PART ONE

Alone and in lockdown, you have wisely stocked up on the essentials – wine and gin. So much gin, and so much time.

Here are a few ideas on how to add some variety to the wonder spirit.

  • Hopefully you’ve also stocked up on limes and lemons, so get squeezing. We squeeze limes and lemons into 100ml containers and freeze them. AVOID the use of pre-made mixers, you can’t make the real article with a pre-made mixer. More in Part Two.
  • You need a muddler and a Boston shaker. More in Part Two.
  • You need to make some sugar syrup. Once again home made is the only way. Just pour into a saucepan  one cup water and one cup castor sugar. Bring to boil then simmer for couple of minutes; the longer you simmer it the thicker it will be.  Let it cool and you have enough to fill a jam jar. There are lots of handy containers that make it easy to pour your SS, here is what we use. More in Part Two. 

    sugar syrup dispenser

    sugar syrup dispenser

  • There are literally hundreds of gins from all around the world, but the base benchmark is always Bombay Sapphire.
  • Bombay Sapphire and Schweppes tonic. Plenty of ice. Always measure the gin you are putting in the glass ; put as much as you like but if you don’t know how much then every drink will be a little different, and you may fall over sooner than planned. Slices of fresh lime, squeeze them before you drop them in. The one in the photo is with Fever-Tree just to be different. Our preference is to use limes not lemons, try both and you decide.

    G & T

    G & T

  • Tanqueray Melaka gin with peppercorns and rosemary. This gin is available at airport duty free, and if you ever get flying

    Tanqueray Malacca

    Tanqueray Malacca

    again you will find it’s one of the cheapest. Don’t be put off, it’s gorgeous and infused with peppercorns, rose and clove. Add half a dozen whole peppercorns and a sprig of rosemary from your herb garden. You can use Schweppes tonic or Fever-Tree, both are great.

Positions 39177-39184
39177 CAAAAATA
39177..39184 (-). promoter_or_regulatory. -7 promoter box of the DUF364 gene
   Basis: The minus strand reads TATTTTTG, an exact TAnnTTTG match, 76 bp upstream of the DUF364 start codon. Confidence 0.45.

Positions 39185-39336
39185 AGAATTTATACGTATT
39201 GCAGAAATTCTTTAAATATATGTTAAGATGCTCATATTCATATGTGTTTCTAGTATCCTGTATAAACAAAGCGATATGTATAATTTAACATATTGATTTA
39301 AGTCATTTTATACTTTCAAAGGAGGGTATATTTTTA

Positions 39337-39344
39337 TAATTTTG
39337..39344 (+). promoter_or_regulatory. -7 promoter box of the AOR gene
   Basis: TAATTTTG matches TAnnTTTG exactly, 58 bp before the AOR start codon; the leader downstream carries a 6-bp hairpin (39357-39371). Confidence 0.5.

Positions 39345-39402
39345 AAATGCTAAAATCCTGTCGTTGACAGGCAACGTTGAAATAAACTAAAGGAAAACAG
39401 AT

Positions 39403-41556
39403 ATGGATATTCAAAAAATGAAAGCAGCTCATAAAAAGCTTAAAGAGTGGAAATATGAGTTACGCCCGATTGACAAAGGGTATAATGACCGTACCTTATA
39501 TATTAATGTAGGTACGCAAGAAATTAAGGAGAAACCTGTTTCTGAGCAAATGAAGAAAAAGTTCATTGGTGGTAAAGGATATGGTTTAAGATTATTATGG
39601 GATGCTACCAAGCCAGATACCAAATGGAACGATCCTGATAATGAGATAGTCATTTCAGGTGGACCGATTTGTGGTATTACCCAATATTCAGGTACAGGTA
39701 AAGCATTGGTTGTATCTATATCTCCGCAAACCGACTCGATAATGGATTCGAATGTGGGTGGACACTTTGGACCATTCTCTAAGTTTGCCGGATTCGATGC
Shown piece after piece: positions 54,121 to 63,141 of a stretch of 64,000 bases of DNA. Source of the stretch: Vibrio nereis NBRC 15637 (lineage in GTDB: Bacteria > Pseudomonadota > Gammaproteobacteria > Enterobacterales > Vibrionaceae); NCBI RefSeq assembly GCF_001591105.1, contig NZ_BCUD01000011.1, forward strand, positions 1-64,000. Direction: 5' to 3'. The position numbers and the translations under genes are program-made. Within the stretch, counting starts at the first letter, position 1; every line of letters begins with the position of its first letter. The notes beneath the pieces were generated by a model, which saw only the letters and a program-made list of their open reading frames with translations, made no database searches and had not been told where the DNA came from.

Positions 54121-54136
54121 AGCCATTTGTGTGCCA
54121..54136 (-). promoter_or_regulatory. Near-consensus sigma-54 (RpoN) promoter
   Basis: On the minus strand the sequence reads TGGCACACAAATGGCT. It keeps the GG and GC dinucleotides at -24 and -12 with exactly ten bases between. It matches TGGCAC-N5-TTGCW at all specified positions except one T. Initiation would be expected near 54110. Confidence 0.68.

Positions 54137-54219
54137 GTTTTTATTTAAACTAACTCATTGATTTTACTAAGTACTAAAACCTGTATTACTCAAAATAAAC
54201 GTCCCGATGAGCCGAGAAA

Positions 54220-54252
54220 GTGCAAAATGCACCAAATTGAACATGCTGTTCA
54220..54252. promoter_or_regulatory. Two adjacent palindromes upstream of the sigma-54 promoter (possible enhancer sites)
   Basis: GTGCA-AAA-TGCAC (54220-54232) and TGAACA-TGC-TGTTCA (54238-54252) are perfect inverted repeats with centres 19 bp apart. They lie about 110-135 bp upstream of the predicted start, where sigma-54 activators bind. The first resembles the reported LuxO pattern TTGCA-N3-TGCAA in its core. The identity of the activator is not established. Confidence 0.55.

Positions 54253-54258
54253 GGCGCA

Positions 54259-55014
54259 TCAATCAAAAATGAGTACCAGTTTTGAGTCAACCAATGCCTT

• The Botanist is a gorgeous gin made by the Bruichladdich whisky distillery in Islay Scotland.You can garnish this also with peppercorns and rosemary – or just rosemary. Other suggestions are lemon or mint. 
  • Hendricks and cucumber. Hendricks is infused with cucumber so it just has to be the garnish of choice. Again, you can use Schweppes or Fever-Tree. Take a Japanese (Lebanese in Australia) cucumber, cut off about 100 mm and then lengthways into four. Use two pieces and save others for next drink. 
  • TIP – When they come back for a refill (as they certainly will) don’t just make the drink over the previous limes/lemons/cucumber/peppercorns/rosemary etc; tip the old stuff and make a new drink, then it will be as good as the previous one and your friends will love you for it. 
  • Four Pillars is the most famous Australian gin, and for very good reason; we have been to the distillery in Victoria Australia and it is a very impressive enterprise. The Four Pillars Rare Dry Gin is the go-to and very versatile though not necessarily subtle. It’s infused with whole oranges, and you can smell the citrus. This is with lemon, but try a garnish of orange or grapefruit. If you come across a Four Pillars Shiraz gin (which you may see at duty free and is crazy expensive) try it straight over ice just once and you will be stunned.

    Four Pillars G & T

    Four Pillars G & T

  • Melbourne Gin Company is another beautiful Victorian gin, made by the young winemaker at the Yarra Valley winery Gembrook Hill. Etherial is the best description for the Gembrook Hill Pinot Noir and we collected them for many years, so close to great Burgundy it is spooky. MGC is in the same mould, and this is a gin that you could happily drink straight over some ice and a small slice of lime.
  • Tanqueray No. 10 is another premium gin but not sure it is worth the premium price with so many others available. 

Part Two now available, where we look at some gin based cocktails, and maybe a few others.